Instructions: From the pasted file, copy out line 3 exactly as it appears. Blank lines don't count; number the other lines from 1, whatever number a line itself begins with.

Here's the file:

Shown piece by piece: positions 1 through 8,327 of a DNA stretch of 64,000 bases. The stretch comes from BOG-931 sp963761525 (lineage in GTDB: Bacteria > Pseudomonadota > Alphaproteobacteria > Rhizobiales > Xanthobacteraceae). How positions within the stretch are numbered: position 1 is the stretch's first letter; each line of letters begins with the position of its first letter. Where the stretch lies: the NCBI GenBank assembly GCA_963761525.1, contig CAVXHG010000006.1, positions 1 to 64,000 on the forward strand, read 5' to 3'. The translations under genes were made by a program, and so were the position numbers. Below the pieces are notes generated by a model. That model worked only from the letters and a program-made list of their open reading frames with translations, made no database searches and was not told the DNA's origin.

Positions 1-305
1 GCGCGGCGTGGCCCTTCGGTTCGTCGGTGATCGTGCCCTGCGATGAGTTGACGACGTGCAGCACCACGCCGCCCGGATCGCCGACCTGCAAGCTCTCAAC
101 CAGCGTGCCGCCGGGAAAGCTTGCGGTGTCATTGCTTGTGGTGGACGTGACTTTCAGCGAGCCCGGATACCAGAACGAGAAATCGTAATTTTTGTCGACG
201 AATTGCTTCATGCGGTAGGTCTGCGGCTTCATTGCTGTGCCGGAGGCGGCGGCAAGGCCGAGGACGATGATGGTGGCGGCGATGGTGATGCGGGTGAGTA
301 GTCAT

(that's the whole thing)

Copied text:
1 GCGCGGCGTGGCCCTTCGGTTCGTCGGTGATCGTGCCCTGCGATGAGTTGACGACGTGCAGCACCACGCCGCCCGGATCGCCGACCTGCAAGCTCTCAAC